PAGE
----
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J Appl Microbiol. 2006 Oct;101(4):903-12.

Examination of Lactobacillus plantarum lactate metabolism side effects in relation to the modulation of aeration parameters.

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1
Laboratoire de Microbiologie UMR UB/INRA 1232, ENSBANA, Dijon, France.

Abstract

AIMS:

The characterization of global aerobic metabolism of Lactobacillus plantarum LP652 under different aeration levels, in order to optimize acetate production kinetics and to suppress H2O2 toxicity.

METHODS AND RESULTS:

Cultures of L. plantarum were grown on different aeration conditions. After sugar exhaustion and in the presence of oxygen, lactate was converted to acetate, H2O2 and carbon dioxide with concomitant ATP production. Physiological assays were performed at selected intervals in order to assess enzyme activity and vitality of the strain during lactic acid conversion. The maximal aerated condition led to fast lactate-to-acetate conversion kinetics between 8 and 12 h, but H2O2 immediately accumulated, thus affecting cell metabolism. Pyruvate oxidase activity was highly enhanced by oxygen tension and was responsible for H2O2 production after 12 h of culture, whereas lactate oxidase and NADH-dependent lactate dehydrogenase activities were not correlated to metabolite production. Limited NADH oxidase (NOX) and NADH peroxidase (NPR) activities were probably responsible for toxic H2O2 levels in over-aerated cultures.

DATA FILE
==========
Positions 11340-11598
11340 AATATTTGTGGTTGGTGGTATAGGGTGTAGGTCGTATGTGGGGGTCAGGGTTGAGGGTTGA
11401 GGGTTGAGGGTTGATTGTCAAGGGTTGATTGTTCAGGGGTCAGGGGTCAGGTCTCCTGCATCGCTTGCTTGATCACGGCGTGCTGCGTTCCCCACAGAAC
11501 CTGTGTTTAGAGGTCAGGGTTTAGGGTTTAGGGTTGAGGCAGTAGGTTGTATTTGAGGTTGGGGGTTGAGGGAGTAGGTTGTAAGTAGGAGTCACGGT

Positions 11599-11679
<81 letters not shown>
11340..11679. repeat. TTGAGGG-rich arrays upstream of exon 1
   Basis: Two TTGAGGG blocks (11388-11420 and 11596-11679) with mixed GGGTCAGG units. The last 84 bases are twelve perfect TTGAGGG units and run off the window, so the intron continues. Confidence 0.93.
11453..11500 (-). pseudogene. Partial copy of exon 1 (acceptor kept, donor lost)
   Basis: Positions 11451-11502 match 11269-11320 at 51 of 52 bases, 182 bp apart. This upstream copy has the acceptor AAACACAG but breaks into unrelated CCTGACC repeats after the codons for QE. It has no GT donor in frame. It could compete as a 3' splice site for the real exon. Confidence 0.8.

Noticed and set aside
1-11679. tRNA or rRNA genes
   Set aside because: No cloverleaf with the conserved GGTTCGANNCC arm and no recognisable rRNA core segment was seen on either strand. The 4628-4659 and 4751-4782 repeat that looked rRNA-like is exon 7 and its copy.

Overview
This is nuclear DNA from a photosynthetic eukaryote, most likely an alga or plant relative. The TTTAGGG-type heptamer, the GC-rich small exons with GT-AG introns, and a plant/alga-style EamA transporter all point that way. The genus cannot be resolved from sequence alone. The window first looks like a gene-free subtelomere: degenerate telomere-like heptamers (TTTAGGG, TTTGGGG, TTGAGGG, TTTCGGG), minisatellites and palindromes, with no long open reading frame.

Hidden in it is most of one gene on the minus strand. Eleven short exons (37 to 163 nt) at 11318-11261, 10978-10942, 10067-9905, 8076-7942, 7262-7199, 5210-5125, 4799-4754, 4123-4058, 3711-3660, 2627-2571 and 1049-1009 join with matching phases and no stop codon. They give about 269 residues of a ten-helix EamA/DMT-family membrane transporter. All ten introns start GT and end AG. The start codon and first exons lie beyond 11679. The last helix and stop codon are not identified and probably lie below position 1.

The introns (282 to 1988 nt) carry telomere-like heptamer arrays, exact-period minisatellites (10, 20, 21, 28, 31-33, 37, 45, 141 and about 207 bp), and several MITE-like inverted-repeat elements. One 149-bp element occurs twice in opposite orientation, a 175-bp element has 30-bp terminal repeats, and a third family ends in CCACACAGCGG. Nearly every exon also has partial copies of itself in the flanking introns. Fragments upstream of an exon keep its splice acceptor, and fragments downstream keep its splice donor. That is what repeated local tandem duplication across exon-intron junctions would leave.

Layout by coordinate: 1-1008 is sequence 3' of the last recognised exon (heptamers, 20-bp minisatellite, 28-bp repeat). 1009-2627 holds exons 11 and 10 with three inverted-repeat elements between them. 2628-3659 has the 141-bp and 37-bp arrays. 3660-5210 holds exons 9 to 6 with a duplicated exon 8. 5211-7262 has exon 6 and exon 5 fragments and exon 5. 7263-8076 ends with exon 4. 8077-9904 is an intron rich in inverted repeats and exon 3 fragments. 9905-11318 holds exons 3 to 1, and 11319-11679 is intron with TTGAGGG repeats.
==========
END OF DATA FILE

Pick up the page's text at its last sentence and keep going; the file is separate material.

CONCLUSION:

Modulating initial airflow led to the maximal specific activity of NOX and NPR observed after 24 h of culture, thus promoting H2O2 destruction and strain vitality at the end of the process.

SIGNIFICANCE AND IMPACT OF THE STUDY:

Optimal aeration conditions were determined to minimize H2O2 concentration level during growth on lactate.

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